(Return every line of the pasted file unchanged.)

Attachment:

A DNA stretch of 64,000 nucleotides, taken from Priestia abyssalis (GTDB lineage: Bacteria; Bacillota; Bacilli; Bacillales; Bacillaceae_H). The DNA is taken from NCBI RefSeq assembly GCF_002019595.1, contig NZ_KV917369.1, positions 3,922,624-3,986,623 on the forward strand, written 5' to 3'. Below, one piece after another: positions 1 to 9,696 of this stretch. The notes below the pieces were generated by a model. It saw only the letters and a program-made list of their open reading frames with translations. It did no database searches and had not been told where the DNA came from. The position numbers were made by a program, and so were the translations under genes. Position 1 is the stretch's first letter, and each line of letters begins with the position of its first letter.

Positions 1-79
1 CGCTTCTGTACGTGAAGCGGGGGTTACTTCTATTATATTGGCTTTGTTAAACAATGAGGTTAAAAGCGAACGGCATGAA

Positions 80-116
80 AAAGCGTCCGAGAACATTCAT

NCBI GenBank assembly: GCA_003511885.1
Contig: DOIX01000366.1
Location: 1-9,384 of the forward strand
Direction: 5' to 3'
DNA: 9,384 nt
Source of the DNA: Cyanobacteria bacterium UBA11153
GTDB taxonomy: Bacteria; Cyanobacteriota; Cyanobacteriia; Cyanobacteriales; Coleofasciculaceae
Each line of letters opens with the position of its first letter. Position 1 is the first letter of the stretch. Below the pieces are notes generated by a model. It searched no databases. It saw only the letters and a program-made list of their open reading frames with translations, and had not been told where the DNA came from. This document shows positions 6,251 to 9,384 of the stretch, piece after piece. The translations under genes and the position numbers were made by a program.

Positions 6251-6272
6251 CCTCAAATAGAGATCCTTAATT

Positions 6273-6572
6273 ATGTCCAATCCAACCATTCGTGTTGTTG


A DNA stretch of 64,000 nucleotides, taken from Priestia abyssalis (GTDB lineage: Bacteria; Bacillota; Bacilli; Bacillales; Bacillaceae_H). The DNA is taken from NCBI RefSeq assembly GCF_002019595.1, contig NZ_KV917369.1, positions 3,922,624-3,986,623 on the forward strand, written 5' to 3'. Below, one piece after another: positions 1 to 9,696 of this stretch. The notes below the pieces were generated by a model. It saw only the letters and a program-made list of their open reading frames with translations. It did no database searches and had not been told where the DNA came from. The position numbers were made by a program, and so were the translations under genes. Position 1 is the stretch's first letter, and each line of letters begins with the position of its first letter.

Positions 1-79
1 CGCTTCTGTACGTGAAGCGGGGGTTACTTCTATTATATTGGCTTTGTTAAACAATGAGGTTAAAAGCGAACGGCATGAA

Positions 80-116
80 AAAGCGTCCGAGAACATTCAT

NCBI GenBank assembly: GCA_003511885.1
Contig: DOIX01000366.1
Location: 1-9,384 of the forward strand
Direction: 5' to 3'
DNA: 9,384 nt
Source of the DNA: Cyanobacteria bacterium UBA11153
GTDB taxonomy: Bacteria; Cyanobacteriota; Cyanobacteriia; Cyanobacteriales; Coleofasciculaceae
Each line of letters opens with the position of its first letter. Position 1 is the first letter of the stretch. Below the pieces are notes generated by a model. It searched no databases. It saw only the letters and a program-made list of their open reading frames with translations, and had not been told where the DNA came from. This document shows positions 6,251 to 9,384 of the stretch, piece after piece. The translations under genes and the position numbers were made by a program.

Positions 6251-6272
6251 CCTCAAATAGAGATCCTTAATT

Positions 6273-6572
6273 ATGTCCAATCCAACCATTCGTGTTGTTG